14 January 2015
Gilchrist describes de Villiers as “the most valuable cricketer on the planet”
Australia legend reflects on his time at the ICC Cricket World Cups
Australia’s Adam Gilchrist celebrates after completing his century during the ICC Cricket World Cup 2007 final against Sri Lanka at Bridgetown.
In an exclusive TV interviews with the ICC, which is available for free download and editorial use on theOnline Media Zone, the ICC Cricket Hall of Famer also shared his excitement at the event being staged by Australia and New Zealand for the first time in 23 years.
In a candid interview, Gilchrist, who is sixth in the list of leading run-getters in the history of the World Cup and with 52 dismissals is the most successful wicketkeeper, also reflected on the ICC Cricket World Cup 1999, 2003 and 2007, which Australia won in three different conditions and against three different oppositions.
But heaping praise on de Villiers, Gilchrist said: “De Villiers is the most valuable cricketer on the planet. His versatility is extraordinary and he is amazing to watch.
“He’s so inventive … he can play a touch game or a power game. Then, he can also keep wickets. He’s also one of the best fielders in the world and recently has taken some wickets when he had a bowl. And he leads his team very well, so, I think he’s the most valuable cricketer around.”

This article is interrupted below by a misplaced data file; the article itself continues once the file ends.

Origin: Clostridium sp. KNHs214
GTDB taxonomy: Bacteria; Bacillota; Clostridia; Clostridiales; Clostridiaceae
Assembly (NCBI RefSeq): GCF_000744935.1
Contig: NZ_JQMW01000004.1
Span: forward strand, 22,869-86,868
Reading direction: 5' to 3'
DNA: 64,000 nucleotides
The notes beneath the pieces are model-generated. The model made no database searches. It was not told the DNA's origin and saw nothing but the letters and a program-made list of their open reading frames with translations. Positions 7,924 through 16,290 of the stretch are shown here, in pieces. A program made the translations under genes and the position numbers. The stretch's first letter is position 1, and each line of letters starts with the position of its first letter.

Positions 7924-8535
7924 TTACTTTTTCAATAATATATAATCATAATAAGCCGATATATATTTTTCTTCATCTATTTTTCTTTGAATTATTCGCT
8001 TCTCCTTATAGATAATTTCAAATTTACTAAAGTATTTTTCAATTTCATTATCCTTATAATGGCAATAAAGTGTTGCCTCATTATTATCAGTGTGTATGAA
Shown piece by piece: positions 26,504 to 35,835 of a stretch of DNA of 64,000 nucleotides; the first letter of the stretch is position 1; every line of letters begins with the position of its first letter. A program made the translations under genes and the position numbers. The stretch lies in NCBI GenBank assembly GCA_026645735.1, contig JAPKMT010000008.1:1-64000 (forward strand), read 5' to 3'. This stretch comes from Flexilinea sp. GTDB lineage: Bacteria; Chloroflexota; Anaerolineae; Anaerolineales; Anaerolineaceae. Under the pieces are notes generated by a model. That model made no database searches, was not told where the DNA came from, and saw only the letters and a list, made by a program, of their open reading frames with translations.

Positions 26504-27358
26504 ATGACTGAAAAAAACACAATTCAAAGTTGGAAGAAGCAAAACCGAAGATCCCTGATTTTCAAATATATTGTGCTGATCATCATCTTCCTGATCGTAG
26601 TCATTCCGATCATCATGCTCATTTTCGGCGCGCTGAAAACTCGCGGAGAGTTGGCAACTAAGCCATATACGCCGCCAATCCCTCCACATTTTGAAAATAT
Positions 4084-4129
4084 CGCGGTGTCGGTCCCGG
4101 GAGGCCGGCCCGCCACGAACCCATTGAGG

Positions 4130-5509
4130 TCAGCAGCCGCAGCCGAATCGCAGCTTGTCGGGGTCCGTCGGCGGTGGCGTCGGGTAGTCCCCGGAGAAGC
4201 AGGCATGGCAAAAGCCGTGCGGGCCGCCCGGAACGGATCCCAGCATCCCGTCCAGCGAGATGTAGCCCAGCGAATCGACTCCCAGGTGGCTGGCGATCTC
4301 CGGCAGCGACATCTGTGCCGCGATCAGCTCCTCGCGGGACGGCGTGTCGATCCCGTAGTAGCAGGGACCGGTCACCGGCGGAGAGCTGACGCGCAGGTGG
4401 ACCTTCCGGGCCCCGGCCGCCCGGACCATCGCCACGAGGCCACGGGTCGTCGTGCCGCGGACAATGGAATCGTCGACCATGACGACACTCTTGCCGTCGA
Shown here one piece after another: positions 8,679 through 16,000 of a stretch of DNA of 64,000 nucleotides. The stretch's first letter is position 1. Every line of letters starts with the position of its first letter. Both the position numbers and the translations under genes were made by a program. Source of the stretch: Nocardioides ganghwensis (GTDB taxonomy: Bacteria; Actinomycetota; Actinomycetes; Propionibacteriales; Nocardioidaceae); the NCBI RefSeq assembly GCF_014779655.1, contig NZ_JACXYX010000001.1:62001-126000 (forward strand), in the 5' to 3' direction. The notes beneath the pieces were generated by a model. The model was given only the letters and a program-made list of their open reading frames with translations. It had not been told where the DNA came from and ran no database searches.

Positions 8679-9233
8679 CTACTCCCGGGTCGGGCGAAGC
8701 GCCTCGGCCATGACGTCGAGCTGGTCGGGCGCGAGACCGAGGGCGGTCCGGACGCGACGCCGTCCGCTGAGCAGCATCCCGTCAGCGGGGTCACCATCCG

De Villiers will feature in his third ICC Cricket World Cup. In 175 ODIs to date, the 30-year-old has scored 7,210 runs with 18 centuries and 42 half-centuries. He has captained South Africa in 56 ODIs, winning 31 matches. Behind the stumps, he has accounted for 88 batsmen.
Closer to home, Gilchrist also tipped Australia’s Mitchell Marsh to make a big impact in the tournament alongside David Warner, while he believed that India’s MS Dhoni and Virat Kohli would have a big say in the destination of the prestigious trophy.
Sharing the excitement about the event to be played between 14 February and 29 March, Gilchrist said: “I think next month’s tournament is going to be really exciting. Conditions, particularly in Australia, are going to be conducive to high scores, entertaining cricket and flamboyant play.
“In New Zealand, there are more result-based wickets on offer, as there’s normally a bit in them for the bowlers. The batsmen might struggle a bit more over there but I think we’re going to see an exciting and a close tournament.
Reflecting on his time at the ICC Cricket World Cup, which saw Australia complete a hat-trick of titles, Gilchrist said: “They were all very different (tournaments). In 1999 (in England), we just scraped through. We lost two of our first three games and one slip-up and we knew we were out of the tournament. So, we were on a knife’s edge, including the famous tied semi-final (against South Africa). It was close.
“In 2003 (in South Africa), again we were a little bit shaky early on, but we got it right. We had a few close calls where a number of games went right down to the wire and it took some flashes of individual brilliance to get us over the line. We ended up winning undefeated, but it was a lot closer than that.
“In 2007 (in the West Indies), we just dominated. Guys like Glenn McGrath and Matthew Hayden were taking opponents out of play, so that was probably the ‘cruisier’ tournament. Not without hard work or commitment, but certainly there was a bit more of a relaxed view certainly compared to the other two.
“All three tournaments were very individual in their own right, but they were all wonderful memories.”
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